Throughout the men's and women's chorus sang and danced with professional, stylised, well-drilled step-sequences. All credit for this fantastic production must go to the Stage Director, Mava Bingham, who also led the brilliant team of costume makers; to the Music Director, Cyril Willoughby, who works tirelessly, and with skilful encouragement for his singers; to the Accompanist, Susan Brace Guest, whose playing appears effortless, though I'm sure it's not.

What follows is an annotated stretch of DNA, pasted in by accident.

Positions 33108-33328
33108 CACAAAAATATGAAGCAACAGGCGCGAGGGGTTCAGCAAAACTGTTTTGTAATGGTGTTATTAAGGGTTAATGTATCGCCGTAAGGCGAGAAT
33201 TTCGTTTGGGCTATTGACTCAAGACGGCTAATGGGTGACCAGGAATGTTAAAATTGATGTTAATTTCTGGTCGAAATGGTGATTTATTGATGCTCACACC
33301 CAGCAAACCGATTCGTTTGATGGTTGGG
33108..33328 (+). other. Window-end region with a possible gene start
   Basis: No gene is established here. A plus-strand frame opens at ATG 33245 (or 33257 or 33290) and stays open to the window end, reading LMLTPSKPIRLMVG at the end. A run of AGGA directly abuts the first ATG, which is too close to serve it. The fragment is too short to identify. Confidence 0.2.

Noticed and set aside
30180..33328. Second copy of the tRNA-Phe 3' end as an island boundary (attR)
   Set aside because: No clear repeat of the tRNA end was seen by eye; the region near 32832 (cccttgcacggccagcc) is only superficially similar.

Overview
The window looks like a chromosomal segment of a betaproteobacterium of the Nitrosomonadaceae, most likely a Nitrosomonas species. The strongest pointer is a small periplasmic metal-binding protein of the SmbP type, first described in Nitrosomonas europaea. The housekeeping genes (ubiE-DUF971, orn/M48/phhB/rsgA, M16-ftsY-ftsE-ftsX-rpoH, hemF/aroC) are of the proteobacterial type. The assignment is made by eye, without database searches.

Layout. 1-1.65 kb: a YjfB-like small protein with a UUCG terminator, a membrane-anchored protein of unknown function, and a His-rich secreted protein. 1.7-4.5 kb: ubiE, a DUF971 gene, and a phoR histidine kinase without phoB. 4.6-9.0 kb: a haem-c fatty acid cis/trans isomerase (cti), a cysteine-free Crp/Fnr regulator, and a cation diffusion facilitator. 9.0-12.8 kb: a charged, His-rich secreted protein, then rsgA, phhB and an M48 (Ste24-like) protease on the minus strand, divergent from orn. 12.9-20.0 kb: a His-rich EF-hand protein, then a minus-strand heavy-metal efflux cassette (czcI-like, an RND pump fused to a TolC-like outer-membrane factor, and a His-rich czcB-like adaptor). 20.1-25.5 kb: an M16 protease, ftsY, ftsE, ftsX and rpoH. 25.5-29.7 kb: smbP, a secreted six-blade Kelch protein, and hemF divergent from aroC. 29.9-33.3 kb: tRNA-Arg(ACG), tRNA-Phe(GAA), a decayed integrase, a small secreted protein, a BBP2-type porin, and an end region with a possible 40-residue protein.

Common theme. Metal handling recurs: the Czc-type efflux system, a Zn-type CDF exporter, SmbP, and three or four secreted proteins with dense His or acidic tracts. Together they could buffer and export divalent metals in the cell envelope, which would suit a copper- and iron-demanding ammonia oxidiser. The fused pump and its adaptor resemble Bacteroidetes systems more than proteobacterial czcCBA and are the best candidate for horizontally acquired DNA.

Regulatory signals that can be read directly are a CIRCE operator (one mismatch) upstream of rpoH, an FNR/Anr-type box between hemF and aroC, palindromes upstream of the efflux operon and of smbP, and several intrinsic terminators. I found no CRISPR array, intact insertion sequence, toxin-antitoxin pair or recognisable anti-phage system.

Congratulations to the back stage team of Scenery Constructors led by Ted Williams - the result of their very hard and diligent work was self-evident.
As a consequence of this combined effort, the Society was able to make a presentation of 5,000‚ to Guardamar Ayuntamiento, Cruz Roja Espanola, and Caritas Espanola.

The cheque was handed over by Trevor Ansell, Chairman of G&S Society, and received by, Antonio Puigcever and Jest Ontemente, representing the Mayor of Guardamar.


Jeff Myers
Public relations for Gilbert and Sullivan in Torrevieja